Amazon Buy Button: 1-Click Ordering Minus The Click - InformationWeek
IoT
IoT
Mobile // Mobile Applications
News
3/31/2015
07:46 PM
Connect Directly
Google+
LinkedIn
Twitter
RSS
E-Mail
100%
0%

Amazon Buy Button: 1-Click Ordering Minus The Click

With its Dash Button and Dash Replenishment Service, Amazon aims to take the Internet of Things mainstream.

11 IoT Programming Languages Worth Knowing
11 IoT Programming Languages Worth Knowing
(Click image for larger view and slideshow.)

The Internet of Things went mainstream on Tuesday when Amazon introduced a device with a button that can be pressed to order consumable goods when supplies run low.

The device, called the Dash Button, is a plastic fob with a single button. Once associated with a specific product through the Amazon app on the customer's smartphone, it will transmit a goods order to Amazon's cloud.

The Dash Button represents a more vendor-specific version of the Flic wireless smart button, which can be configured to trigger software-driven actions on a smartphone or other network-connected appliances.

Amazon is also offering a virtual version of its button -- an API that appliance-makers can use to implement their own refill ordering button in their hardware.

Like the Dash Button, the integrated button connects to Amazon through the Internet wirelessly, or through a proxy, to place consumable replenishment orders from Amazon on behalf of the product owner. It provides one-click ordering without that one click. As an example, Amazon suggests that an automated pet food dispenser could, if capable of measuring its supply of pet food, automatically order more food delivered when the supply gets low.

To accomplish this feat of a-commerce – "a" is for automated – the Dash Button and the integrated button communicate with Amazon's Dash Replenishment Service (DRS).

(Image: Amazon.com)

(Image: Amazon.com)

Presently in limited beta, DRS, as its name suggests, provides a way to programmatically order consumable goods from Amazon. Sellers of consumable goods can apply to take part in the beta test. Public availability is scheduled for this fall. That's when the first appliances that support DRS are expected to be available. These include washers and dryers from Whirlpool, a connected water pitcher from Brita, Quirky's Poppy line of smart appliances, and select Brother printers.

Amazon said in a statement that it wants to work with manufacturers of all sizes, from major companies to hobbyists. Anyone who sells consumable goods through Fulfillment by Amazon can integrate DRS into the relevant device hardware, if it exists, or implement a standalone Dash Button to trigger orders.

According to Amazon, integration with DRS is simple, requiring as few as 10 lines of code using HTML containers and REST API calls.

The value of Dash Button and DRS to Amazon is obvious: It reinforces customer lock-in by ensuring that subsequent orders go through Amazon.com.

Consumers may find the Dash Button a convenient way to reorder their favorite goods, though there's presumably a limit to the number of standalone buttons people will accept in their homes.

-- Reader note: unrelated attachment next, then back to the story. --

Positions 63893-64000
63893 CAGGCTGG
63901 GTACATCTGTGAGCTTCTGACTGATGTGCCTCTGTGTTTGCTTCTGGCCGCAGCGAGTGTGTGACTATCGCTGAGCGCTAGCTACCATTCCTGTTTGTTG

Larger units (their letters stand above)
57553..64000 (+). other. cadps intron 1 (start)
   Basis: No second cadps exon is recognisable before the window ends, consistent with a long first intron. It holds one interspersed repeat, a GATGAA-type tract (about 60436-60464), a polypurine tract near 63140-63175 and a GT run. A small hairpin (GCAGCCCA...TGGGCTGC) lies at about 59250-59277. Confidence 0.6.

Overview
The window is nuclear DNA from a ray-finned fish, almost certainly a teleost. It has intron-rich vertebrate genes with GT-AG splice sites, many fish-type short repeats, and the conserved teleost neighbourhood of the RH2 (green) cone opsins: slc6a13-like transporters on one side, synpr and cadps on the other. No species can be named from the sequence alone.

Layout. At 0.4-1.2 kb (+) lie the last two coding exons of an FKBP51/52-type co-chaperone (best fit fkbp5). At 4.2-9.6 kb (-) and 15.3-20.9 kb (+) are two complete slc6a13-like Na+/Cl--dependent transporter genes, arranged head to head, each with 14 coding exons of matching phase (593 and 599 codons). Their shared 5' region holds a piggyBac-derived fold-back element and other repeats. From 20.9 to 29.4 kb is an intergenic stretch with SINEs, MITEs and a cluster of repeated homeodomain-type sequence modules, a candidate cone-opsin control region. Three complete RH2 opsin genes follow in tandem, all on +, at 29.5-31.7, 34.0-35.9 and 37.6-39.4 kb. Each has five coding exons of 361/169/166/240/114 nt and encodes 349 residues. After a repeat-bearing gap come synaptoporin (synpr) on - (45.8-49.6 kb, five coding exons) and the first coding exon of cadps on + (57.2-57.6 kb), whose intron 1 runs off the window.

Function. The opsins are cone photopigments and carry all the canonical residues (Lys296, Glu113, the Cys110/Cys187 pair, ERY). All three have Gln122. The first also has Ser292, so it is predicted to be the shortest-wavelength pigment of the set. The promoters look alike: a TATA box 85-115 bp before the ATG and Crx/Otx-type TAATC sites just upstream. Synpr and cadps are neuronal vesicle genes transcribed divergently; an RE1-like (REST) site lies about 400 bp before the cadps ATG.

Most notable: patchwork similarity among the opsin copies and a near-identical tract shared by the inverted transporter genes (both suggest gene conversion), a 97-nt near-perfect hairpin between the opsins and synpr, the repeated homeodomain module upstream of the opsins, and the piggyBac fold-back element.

Perhaps more pernicious, delegating purchasing decisions to an automated process shields incumbent vendors from competition and could result in consumers accepting prices that may be excessive.

Attend Interop Las Vegas, the leading independent technology conference and expo series designed to inspire, inform, and connect the world's IT community. In 2015, look for all new programs, networking opportunities, and classes that will help you set your organization’s IT action plan. It happens April 27 to May 1. Register with Discount Code MPOIWK for $200 off Total Access & Conference Passes.

Thomas Claburn has been writing about business and technology since 1996, for publications such as New Architect, PC Computing, InformationWeek, Salon, Wired, and Ziff Davis Smart Business. Before that, he worked in film and television, having earned a not particularly useful ... View Full Bio

We welcome your comments on this topic on our social media channels, or [contact us directly] with questions about the site.
Comment  | 
Print  | 
More Insights
Comments
Newest First  |  Oldest First  |  Threaded View
jagibbons
50%
50%
jagibbons,
User Rank: Ninja
4/1/2015 | 1:47:11 PM
Re: Dash button
Not so sure I want my appliances automatically placing orders, but the button FOB certainly could find a place in my home for things that we buy routinely from Amazon. Take it a step further and tie to a bundle of products or a specific wish list/subscription. Not only can I get Tide, but Tide and Downy together. I can see this being pretty popular for specific products, especially if manufacturers/retailers give away the hardware for free.
Susan Fourtané
50%
50%
Susan Fourtané,
User Rank: Author
4/1/2015 | 4:27:17 AM
Dash button
And this automated purchasing wonder comes live thanks to Amazon's prescriptive analytics. Now we just have to wait to see Amazon's drones delivering the goods right to your door. :) -Susan
Register for InformationWeek Newsletters
White Papers
Current Issue
Top IT Trends for 2018
As we enter a new year of technology planning, find out about the hot technologies organizations are using to advance their businesses and where the experts say IT is heading.
Video
Slideshows
Twitter Feed
Sponsored Live Streaming Video
Everything You've Been Told About Mobility Is Wrong
Attend this video symposium with Sean Wisdom, Global Director of Mobility Solutions, and learn about how you can harness powerful new products to mobilize your business potential.
Flash Poll